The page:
Miri and Chaiky watched her go, and then glanced at one another.
“Well, she happens to be right,” Miri said sheepishly, and opened her drawer.
Chaiky couldn’t even respond. True, Elka had hastened to couch her harsh words in a vague compliment regarding Chaiky’s position, but after everything was said and done, she had stood there and rebuked Chaiky for not joining the song and dance of admiration around Noa. That was how it was; when a new horse joins the pack, you sometimes forget the qualities of some of the older horses. Elka was still convinced that Chaiky had to abandon her personal plans for tomorrow to accommodate Noa, the new horse.
Someone emerged from the library just then and approached them. “Is Elka here?” she asked in a low voice, looking around.
“She left a few minutes ago,” Miri replied as she raised her eyes from the screen.
“Oh, great.” Noa looked at Chaiky and Miri alternately. “So . . . I hope maybe you can help me.”
Only now did they notice the packaged Danish she was holding in her right hand, as if trying to hide it.
“With pleasure, if we can,” Miri said. Chaiky remained silent.
There are some people who only remember that you exist when they need you. And each time you encounter them, it boggles the mind as if it was the first time.
Noa cast a cautious glance at the main entrance and showed them the clear package. “She brought this to me earlier. Lately she’s been bringing me a Danish every morning, and I simply can’t stand them. They are full of carbs and sugar and fat . . . I told her thank you but there’s really no need for them — but she keeps doing it! How can I explain to her that these Danishes are unnecessary and really a waste of her money?”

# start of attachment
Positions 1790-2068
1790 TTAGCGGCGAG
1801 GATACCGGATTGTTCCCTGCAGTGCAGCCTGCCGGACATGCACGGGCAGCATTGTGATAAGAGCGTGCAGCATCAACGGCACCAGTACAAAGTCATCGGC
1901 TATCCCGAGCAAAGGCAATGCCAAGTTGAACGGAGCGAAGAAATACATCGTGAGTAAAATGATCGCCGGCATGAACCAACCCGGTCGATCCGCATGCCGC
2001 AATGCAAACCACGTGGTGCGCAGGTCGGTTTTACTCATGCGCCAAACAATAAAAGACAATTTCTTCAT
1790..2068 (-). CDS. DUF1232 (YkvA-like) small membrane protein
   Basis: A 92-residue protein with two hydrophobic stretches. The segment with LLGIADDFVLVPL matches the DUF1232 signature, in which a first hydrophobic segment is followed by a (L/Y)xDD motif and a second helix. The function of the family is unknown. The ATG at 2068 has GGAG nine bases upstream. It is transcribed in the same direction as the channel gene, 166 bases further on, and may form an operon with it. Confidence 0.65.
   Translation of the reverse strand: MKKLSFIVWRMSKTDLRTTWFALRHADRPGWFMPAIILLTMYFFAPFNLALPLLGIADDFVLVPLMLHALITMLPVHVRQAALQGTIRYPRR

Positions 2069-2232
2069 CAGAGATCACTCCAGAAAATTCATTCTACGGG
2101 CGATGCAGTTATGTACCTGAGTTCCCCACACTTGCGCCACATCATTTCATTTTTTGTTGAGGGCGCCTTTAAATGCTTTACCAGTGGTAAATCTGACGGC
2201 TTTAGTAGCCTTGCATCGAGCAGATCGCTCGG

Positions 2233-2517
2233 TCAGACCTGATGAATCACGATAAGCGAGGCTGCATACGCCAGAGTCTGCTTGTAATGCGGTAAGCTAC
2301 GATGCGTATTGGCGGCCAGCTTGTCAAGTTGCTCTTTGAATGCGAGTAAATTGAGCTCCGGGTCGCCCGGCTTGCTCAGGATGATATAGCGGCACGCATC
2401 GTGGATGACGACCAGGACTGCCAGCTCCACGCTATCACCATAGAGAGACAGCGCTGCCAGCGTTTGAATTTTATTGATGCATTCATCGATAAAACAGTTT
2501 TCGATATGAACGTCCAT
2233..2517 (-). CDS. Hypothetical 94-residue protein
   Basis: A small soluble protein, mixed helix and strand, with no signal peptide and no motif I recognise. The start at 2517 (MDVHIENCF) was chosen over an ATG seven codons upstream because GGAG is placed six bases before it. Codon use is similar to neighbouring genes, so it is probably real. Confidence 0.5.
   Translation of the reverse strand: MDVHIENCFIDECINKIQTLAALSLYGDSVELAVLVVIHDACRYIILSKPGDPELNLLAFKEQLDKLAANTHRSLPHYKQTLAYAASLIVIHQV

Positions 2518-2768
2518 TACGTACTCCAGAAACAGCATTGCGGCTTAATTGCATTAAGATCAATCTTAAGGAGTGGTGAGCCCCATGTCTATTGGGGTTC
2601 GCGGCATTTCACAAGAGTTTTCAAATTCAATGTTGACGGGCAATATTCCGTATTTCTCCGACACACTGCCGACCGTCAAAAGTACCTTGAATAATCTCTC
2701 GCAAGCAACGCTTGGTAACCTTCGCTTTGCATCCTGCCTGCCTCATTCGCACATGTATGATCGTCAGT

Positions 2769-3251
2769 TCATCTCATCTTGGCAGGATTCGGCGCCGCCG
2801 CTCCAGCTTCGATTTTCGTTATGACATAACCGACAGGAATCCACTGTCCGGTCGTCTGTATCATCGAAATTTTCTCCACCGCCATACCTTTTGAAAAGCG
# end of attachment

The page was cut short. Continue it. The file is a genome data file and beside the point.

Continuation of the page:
“You mean Elka?” Miri asked, looking at the Danish.
“Yes. I don’t know what to do with it now.”
Suddenly she looked like just a con-fused girl seeking advice, and the barriers of resentment that enveloped Chaiky weakened somewhat.
“I think you can honestly tell her that you try to eat healthy food. She should be able to relate to such a thing.”
“I told her that pretty clearly already.” Noa shook her head and put the Danish down on Miri’s desk. “So do me a favor and take it, so that it doesn’t have to stay by me. She doesn’t understand why it sits on my desk and why I haven’t eaten it yet.”
“You can put it in your pocketbook, you know.” Miri wasn’t enamored by the idea of serving as Noa’s garbage can.
“That’s what I did yesterday, and the day before. Today I left my bag at home. I would throw it out, but the trash can is clean and empty. She’ll see it there for sure.”
“Fine.” Miri sighed reluctantly and stuck the Danish into one of her draw-ers before turning back to the computer. A second later, she glanced at Chaiky, giving her a pointed look. If Elka was already buying Danishes for Noa . . .
Esther Rapaport’s novels include Diamond in the Rough, Divided Attention, Behind the Scenes, Without a Trace, Dance of the Puppet, Blood Brothers, and The Kenya Conspiracy. She resides in Israel. Stay tuned for the next installment in next week’s Five Towns Jewish Times or visit 5tjt.com for more.